Screens for serologic markers of Hepatitis B virus are used to prevent its transmission through transplantation.
However, exclusion of noninfectious seropositive donors exacerbates graft shortages, and a residual risk of transmission by seronegative donors also exists.
Dr Dominique Challine and colleagues from France assessed the risk of Hepatitis B virus associated with different Hepatitis B virus serologic profiles in organ, tissue, and cell transplants.
The research team also examined the risk of Hepatitis B virus transmission from seronegative donors.
The team screened a total of 11,155 consecutive organ, tissue, and cell donors for Hepatitis B virus serologic markers.
|Prevalence of Hep B in organ donors with no serologic markers was less than 1%|
Hepatitis B virus DNA was screened for in 626 donors with at least 1 Hepatitis B virus serologic marker.
A further 1433 multiple organ donors were screened who were Hepatitis B virus seronegative or had anti-hepatitis B surface antigens antibodies alone.
The researchers found that the Hepatitis B virus DNA was detected in most anti-hepatitis B surface antigens anti-hepatitis B surface antigens-antigen–positive donors.
However, Hepatitis B virus-DNA levels were considerably lower than in patients with chronic Hepatitis B.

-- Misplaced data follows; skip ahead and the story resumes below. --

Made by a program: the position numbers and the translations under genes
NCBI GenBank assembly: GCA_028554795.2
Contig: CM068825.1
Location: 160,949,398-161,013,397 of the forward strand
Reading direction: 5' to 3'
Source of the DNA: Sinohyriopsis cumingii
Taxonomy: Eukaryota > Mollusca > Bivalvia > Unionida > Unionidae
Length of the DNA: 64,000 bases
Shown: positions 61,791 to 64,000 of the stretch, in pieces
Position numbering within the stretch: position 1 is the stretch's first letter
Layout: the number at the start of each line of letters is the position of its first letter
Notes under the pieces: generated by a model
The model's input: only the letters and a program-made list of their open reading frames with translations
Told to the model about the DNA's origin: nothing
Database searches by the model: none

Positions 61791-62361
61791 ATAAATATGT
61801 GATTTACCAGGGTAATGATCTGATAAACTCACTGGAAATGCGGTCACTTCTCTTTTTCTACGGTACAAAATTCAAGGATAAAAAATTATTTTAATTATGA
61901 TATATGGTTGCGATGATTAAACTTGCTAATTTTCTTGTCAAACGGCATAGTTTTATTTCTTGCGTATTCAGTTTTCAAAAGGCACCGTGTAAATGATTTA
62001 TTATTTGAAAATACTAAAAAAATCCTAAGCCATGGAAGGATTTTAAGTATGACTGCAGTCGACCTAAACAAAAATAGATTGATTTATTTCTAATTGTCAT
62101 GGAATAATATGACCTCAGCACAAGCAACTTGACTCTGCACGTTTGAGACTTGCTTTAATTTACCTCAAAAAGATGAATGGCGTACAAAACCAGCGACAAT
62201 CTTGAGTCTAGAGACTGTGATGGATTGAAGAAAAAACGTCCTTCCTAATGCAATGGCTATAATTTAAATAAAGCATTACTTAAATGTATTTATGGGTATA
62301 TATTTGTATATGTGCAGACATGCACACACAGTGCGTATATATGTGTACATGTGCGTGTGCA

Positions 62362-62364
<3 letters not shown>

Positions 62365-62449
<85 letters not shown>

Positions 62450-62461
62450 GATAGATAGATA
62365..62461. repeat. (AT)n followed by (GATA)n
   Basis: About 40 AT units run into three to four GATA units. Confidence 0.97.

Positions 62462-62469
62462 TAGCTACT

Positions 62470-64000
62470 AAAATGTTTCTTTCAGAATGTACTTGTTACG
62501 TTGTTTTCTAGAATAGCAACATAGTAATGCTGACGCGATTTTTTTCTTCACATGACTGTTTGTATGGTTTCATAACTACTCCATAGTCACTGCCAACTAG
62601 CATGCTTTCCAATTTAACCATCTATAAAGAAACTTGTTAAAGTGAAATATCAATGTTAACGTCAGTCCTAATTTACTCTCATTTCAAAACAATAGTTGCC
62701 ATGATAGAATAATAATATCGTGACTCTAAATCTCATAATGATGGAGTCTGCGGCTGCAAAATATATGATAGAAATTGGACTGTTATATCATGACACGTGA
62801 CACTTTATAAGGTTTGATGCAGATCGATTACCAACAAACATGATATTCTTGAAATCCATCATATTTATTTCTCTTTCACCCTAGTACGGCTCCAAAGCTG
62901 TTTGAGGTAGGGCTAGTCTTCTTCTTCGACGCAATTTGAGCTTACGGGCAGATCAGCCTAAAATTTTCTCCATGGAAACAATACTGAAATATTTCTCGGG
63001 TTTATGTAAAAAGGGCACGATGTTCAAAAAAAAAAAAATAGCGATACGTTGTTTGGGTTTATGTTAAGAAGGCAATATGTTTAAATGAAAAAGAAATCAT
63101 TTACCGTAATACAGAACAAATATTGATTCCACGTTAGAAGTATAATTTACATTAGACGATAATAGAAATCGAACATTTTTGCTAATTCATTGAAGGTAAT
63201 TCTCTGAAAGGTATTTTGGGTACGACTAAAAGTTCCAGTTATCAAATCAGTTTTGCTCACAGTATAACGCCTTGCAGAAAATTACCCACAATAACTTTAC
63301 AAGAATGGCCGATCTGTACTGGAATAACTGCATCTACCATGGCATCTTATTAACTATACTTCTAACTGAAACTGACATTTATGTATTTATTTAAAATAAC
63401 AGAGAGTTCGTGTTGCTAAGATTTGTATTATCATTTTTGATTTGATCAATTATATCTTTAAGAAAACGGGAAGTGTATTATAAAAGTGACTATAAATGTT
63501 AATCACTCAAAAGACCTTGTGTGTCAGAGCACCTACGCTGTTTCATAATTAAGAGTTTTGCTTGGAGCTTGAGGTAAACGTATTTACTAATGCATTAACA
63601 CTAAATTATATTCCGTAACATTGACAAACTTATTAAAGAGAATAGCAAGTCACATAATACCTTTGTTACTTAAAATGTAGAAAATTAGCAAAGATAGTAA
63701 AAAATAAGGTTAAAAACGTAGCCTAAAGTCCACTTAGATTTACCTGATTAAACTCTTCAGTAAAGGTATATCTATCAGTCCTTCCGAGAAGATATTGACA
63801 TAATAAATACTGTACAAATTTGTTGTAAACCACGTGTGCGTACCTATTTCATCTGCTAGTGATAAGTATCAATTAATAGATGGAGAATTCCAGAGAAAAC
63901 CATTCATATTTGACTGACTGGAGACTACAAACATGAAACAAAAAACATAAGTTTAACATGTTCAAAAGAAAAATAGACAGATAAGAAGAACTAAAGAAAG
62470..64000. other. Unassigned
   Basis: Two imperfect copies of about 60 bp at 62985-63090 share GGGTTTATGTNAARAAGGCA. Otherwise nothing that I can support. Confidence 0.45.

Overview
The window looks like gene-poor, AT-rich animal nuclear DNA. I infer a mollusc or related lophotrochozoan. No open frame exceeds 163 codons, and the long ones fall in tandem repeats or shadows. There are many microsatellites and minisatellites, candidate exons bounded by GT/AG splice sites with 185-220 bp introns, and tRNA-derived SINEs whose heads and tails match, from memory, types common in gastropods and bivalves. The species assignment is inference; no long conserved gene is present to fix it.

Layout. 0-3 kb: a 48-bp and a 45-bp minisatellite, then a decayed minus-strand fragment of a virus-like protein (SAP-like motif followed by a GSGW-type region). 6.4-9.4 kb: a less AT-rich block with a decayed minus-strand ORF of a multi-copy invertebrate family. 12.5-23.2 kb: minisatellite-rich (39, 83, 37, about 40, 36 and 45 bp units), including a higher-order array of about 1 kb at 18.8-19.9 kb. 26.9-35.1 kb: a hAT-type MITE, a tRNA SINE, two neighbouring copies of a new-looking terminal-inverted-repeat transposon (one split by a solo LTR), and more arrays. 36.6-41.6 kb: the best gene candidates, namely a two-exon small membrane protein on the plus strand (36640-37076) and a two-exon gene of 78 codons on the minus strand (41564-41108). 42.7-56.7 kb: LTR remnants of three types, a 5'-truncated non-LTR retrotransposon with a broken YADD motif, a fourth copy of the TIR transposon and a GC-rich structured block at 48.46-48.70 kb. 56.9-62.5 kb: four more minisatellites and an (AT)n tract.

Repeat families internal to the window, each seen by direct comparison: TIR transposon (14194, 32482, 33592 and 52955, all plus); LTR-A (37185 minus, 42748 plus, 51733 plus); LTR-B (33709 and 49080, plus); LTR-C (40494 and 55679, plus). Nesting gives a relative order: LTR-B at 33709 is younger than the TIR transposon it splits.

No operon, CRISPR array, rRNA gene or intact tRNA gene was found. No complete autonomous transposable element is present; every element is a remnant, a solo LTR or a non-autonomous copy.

The team found Hepatitis B virus DNA in organ and cornea donors without anti-hepatitis B surface antigens antigen.
The researchers noted that the prevalence of Hepatitis B virus DNA in organ donors with no Hepatitis B virus serologic markers or isolated anti-antibodies was less than 1%.
One Hepatitis B virus-DNA–positive organ donor with isolated anti-anti-hepatitis B surface antigens antibodies had amino acid substitutions in the Hepatitis B surface antigen sequence.
Dr Challine’s team concluded, “The analytic sensitivity of commercial Hepatitis B surface antigen assays and their ability to detect anti-hepatitis B surface antigens mutants should be improved.”
“The utility and cost-efficacy ratio of systematic Hepatitis B virus-DNA testing should be assessed with the goal of excluding Hepatitis B virus-DNA–positive donations not identified through serologic testing, while retaining donations that carry no risk of Hepatitis B virus transmission.”